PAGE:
We were soon bought for pennies on the dollar by another company. I got no “sign-up bonus” for joining the new place. As a clueless refugee, I was just relieved to have a new home. The first morning in my new office, I was given a former conference room cleaned out for me with only file cabinets left. I walked in, carrying my briefcase and old client account docs. There was yelling coming from that room, and as I walked in, two men were on the office floor beating on each other as others were running in, trying to separate them. Those were the good ol’ days in the investment business: You never knew what was going to greet you. Every day was an adventure.

The fight was eventually sorted out, and once I got settled in, one of my new colleagues wandered by and introduced himself. I knew he was their top producer of business, and he was sniffing around to see if I represented competition. “So,” he said, “what’s your deal?” I knew what he meant: What were my “incentive perks”?

“No perks,” I said. “Only a desk and an office.”

“Don’t be a schmuck,” the big producer said. “Always make a few demands. Particularly nonnegotiable if you’re bringing in business. Show them you’re not a pushover. Good luck.” He was right. I asked for a few simple things, including an expense account and that they paint my office walls yellow. It got their attention, which was the point. I got a yellow office.

This special wisdom of the streets is something you only get in person.

Then there are relationships that are formed in the office. I know of a number of marriages in which the couple met at work. There are rules at many businesses that prohibit the dating of employees. My father used to tell me, “You cannot legislate human nature,” one of the best pieces of advice I ever got. People will find each other at work, even have romance. Human nature.

Before Boston, my first training in the money business was “on the job” in New York, at the top of Wall Street right near Trinity Church graveyard, where Alexander Hamilton is buried. On-the-job training at my firm meant that I would spend a few weeks in each of the departments they maintained: research, trading, bonds, personnel, and advertising. There was no technology in those days. If you wanted a quote on a stock, you’d teletype down a request to the New York office. Or have a rookie employee sit and watch the running ticker tape that tracked prices and write down on a large pad of paper prices of favorite stocks as they paraded by. I found a girlfriend on the bond trading desk. She took me on the MTA to a magical place called Brooklyn, sharing stories about every stop along the way and the history of her family, who migrated to New York from a tiny town near Galway, Ireland, in the early 1900s. She introduced me to her family of seven siblings, who put me through the wringer at dinner, particularly when they learned I rooted for the Red Sox. The first dinner with the family was tougher than infantry basic training in the Army. I flunked the test. But I was mildly tolerated until our eventual breakup.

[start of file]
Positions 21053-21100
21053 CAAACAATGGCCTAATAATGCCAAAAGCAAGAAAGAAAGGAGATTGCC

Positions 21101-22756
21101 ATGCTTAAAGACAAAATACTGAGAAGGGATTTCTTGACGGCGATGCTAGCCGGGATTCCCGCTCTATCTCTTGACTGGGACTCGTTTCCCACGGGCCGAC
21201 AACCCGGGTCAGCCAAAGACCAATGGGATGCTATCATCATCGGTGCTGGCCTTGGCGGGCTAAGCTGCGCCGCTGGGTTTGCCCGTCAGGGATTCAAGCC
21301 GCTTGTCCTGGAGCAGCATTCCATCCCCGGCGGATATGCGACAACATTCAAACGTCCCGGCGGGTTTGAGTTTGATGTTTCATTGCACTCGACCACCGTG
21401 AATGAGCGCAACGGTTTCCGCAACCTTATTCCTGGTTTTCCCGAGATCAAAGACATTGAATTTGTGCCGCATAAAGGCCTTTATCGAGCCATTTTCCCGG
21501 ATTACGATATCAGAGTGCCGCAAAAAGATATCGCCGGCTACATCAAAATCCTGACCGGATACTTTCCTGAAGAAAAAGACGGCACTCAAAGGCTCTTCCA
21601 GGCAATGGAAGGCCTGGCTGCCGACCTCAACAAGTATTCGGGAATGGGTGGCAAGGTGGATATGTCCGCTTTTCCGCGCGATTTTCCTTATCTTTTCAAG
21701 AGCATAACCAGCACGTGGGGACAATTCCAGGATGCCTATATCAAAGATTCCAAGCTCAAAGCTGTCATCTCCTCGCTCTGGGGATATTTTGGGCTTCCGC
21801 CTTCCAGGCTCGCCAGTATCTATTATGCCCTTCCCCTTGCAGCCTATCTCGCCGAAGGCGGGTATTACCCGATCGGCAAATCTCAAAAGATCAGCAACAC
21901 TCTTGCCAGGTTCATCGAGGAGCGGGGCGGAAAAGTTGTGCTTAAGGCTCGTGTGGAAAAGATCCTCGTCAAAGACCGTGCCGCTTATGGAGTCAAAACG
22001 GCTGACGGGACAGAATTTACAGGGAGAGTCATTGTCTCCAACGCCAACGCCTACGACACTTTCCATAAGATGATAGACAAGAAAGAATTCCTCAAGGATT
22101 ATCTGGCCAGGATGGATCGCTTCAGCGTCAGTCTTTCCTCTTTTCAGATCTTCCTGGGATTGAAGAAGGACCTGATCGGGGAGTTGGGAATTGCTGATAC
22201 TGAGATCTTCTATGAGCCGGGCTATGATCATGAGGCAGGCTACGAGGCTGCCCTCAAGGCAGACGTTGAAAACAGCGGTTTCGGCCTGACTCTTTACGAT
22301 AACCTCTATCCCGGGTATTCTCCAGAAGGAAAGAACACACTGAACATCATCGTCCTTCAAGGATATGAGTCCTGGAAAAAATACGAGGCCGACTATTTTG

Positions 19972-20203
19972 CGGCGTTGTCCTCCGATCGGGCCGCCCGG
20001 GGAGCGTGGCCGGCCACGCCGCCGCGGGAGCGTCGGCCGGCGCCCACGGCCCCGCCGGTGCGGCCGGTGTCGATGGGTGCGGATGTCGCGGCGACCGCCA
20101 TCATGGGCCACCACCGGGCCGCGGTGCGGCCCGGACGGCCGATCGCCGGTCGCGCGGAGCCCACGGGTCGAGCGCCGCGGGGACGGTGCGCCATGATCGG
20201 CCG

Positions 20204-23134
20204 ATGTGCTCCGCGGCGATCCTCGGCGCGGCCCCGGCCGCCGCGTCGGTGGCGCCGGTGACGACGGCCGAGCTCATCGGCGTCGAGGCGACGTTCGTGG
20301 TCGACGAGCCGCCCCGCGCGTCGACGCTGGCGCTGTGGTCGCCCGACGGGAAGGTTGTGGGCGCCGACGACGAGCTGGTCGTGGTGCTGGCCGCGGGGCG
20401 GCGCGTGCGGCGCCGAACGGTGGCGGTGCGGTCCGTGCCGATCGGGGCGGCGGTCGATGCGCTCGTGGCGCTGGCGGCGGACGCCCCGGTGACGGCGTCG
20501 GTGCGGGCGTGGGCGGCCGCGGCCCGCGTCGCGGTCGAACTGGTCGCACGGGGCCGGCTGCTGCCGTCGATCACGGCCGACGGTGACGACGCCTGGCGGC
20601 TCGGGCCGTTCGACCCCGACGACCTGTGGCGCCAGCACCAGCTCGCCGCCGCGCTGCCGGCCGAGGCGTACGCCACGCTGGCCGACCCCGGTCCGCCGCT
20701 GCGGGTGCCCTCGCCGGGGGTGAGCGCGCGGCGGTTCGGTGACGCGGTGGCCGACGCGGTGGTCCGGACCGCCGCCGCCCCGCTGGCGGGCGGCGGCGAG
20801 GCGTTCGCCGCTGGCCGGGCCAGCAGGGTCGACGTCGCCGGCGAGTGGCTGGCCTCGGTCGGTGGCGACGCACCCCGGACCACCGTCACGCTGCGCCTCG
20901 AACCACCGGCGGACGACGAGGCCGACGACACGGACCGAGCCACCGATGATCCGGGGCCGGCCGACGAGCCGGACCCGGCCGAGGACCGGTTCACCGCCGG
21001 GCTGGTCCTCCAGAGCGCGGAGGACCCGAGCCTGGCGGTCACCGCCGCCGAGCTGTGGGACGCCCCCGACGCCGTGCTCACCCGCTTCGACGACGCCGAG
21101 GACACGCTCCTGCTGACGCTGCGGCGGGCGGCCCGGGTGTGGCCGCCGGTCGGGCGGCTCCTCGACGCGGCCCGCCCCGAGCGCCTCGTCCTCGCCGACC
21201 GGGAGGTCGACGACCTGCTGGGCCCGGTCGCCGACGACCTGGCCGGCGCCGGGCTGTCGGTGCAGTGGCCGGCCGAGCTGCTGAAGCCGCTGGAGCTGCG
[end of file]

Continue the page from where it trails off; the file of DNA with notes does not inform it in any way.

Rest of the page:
From my Brooklyn girlfriend, I discovered that relationships formed in an office are priceless. You can learn history, geography, and economics. You can even learn about love, Irish family life, and the different tribes that inhabit the universe.

Seasoned bosses are among those most enthusiastic about coming back to offices. I had lunch recently with one of these people, a retired managing partner at a large law firm. He’s not a fusty, musty person lost in the “good ol’ days” of the past. But as a brilliant man who loves history and relates it to the present and the future, he has high standards about behavior. “I cannot think of any profession that would not benefit from in-person relationships,” he told me. “And it’s not just young people who seem to be clueless about basics. It’s our younger partners who don’t want to be walking the halls. They should be giving the mentoring. But they’re too busy to do that.”

I must butt in here to say that I hear from young adults all over the country who reach out and tell me, “I think I need help. I feel let down by institutions. My schools never taught anything practical. And my parents never really dared to give me advice about how tough life can be. They just want to be my best buddy. I don’t want my parents to be my best buddy.” My take is that these kids need an education after their education.

My lawyer friend rolled on. “But these partners say, ‘I’ve already learned. I don’t want to come in.’ Do they have any concept of the future of the firm? No. It’s just narcissism. Not seeing beyond the end of your nose.” This attitude, he believes, is something that starts at home: “I watch my kids. They sit in the living room, across from each other, texting instead of talking.” By contrast, he said he learned “by going into partners’ offices and listening to their stories. All I had to do was walk down the hall. Instead, now they send me emails at 11 p.m. They need human connectivity, and they don’t have these assets of human connection that move you up the ladder. Maybe my biggest complaint is that they’re not making any friends.”